So, I just made the fabulous Bird-in-Hand Mittens. I loved this pattern and after I finished the first one, I wanted the second one immediately. However, once I cast-on for the second mitten, it lagged at only an inch long for like 3 days. Why you ask?The knitted braid! On the first mitten, I did the braid twice and when I reached the third braid, I ended up doing a purl round instead. It’s just that every time I went do do one of those braids, it took me like an hour to make it around. Definitely fidly knitting.So. There I was on my second mitten, contemplating how I can make the mittens match but get to the “fun” fair-isle parts of the mitten faster. Suddenly, I had it! A slipped line of crochet stitches. The best part is that you can join the braid seamlessly!Here’s a tutorial:First, you’ll want to have the line of stitches that you want your braid to be on top of. I marked that in my mittens with this little green string like this:Add Braid HereFirst, insert a crochet hook into the side of a stitch and pull up a loop. You’ll have one loop on your crochet hook.IMG_1343.JPGNext, staying on the same LINE of stitches, insert your crochet hook through the fabric, one stitch over from where your current loop is coming from. Remember that one stitch has two legs to it.IMG_1344.JPGBehind/underneath the fabric, hook the yarn.IMG_1345.JPGPull the yarn up through the fabric. You’ll have two loops on your crochet hook.IMG_1346.JPGLift the right most stitch over the stitch you just pulled up, and off the crochet hook (much like if you were binding off). It looks just like the braid does! And it’s so much quicker, especially once you get a rhythm going!So how do you do the seamless join?Well, once you get around, you’ll have one loop, right at the base of where you started.IMG_1347.JPGInsert the tip of the crochet hook right into the heart of the first stitch that you made (in between the two legs).IMG_1348.JPGCut the yarn in the back (with about 6 inches left for working with) and pull the string up through the fabric so the end is now on the right side.IMG_1349.JPGNow, you’ll basically be duplicate stitching to create the seamless look. Thread the yarn on a tapestry needle and pull it under the two legs of the stitch directly to the left of the stitch though which you pulled the yarn through the heart of.IMG_1350.JPGFinally, put the yarn back through the “heart” that you pulled the working yarn up through.IMG_1351.JPGWeave in the end and push and pull the yarn as necessary to even out your tension.Voila! You have a seamless braid!IMG_1352.JPGI hope this was helpful!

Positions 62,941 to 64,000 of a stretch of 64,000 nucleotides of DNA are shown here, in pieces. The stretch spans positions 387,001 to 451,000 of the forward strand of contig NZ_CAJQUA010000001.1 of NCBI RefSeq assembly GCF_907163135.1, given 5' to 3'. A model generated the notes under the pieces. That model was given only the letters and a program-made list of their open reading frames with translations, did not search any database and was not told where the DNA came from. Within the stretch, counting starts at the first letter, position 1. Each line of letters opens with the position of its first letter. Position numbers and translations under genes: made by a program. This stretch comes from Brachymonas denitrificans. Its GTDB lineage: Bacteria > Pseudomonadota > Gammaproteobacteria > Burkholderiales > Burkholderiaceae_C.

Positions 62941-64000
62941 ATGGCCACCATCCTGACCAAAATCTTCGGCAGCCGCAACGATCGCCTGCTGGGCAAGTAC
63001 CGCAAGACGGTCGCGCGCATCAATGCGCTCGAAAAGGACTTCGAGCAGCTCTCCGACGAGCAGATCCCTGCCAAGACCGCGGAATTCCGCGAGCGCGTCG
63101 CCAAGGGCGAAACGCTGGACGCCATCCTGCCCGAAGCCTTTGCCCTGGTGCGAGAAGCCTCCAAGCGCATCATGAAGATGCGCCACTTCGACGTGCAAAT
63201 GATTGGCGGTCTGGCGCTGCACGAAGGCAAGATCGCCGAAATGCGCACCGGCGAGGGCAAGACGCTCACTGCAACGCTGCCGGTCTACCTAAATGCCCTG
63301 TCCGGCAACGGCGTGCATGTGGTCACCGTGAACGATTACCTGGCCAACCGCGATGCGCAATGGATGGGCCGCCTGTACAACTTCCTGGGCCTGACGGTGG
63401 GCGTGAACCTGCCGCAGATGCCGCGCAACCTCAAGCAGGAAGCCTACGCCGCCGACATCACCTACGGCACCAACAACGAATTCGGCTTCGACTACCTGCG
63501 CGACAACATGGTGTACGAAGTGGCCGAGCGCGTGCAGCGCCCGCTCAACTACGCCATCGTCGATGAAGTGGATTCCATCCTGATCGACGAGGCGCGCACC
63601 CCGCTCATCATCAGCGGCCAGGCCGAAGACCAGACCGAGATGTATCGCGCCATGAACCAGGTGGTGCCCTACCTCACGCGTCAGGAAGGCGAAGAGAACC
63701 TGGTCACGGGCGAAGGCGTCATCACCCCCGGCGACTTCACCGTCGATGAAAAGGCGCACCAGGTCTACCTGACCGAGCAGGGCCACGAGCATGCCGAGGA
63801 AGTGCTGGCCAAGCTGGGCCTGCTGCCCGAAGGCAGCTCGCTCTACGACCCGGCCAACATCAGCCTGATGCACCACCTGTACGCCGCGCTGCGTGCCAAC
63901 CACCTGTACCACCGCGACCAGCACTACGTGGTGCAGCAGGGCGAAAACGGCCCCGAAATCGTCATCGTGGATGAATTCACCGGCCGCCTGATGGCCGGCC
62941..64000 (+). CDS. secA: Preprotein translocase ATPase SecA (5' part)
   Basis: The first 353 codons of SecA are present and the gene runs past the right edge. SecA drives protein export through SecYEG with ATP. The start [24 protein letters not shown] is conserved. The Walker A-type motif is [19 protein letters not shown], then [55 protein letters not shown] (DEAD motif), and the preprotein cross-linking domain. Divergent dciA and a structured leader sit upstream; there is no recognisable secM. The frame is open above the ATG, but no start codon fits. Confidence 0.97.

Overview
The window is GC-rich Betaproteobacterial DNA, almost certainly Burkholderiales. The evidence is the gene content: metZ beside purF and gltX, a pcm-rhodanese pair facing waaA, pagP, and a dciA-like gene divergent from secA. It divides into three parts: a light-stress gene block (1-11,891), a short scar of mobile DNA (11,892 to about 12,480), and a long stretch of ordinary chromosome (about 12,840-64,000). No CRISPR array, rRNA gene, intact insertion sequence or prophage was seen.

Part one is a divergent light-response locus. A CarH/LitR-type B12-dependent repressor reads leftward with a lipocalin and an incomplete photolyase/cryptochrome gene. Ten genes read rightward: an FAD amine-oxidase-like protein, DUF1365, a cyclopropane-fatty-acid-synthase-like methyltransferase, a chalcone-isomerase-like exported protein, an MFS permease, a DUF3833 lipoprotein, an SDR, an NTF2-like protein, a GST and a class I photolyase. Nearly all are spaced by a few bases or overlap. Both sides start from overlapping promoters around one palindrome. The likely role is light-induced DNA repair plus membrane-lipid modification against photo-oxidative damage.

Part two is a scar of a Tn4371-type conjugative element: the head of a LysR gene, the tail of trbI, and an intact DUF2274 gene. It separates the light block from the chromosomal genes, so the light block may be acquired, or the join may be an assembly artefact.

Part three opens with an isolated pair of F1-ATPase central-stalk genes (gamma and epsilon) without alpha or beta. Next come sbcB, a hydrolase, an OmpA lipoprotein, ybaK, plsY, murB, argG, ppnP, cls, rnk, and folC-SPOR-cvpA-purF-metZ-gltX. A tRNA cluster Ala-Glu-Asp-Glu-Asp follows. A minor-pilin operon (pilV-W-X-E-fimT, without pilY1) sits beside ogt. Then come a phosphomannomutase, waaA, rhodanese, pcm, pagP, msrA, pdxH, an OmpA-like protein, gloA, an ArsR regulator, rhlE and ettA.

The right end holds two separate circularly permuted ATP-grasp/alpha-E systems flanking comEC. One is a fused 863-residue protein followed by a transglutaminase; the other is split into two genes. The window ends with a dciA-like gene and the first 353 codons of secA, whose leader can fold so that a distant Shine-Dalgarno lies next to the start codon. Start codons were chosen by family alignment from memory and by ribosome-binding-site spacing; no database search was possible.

Making Slippers Non-Slip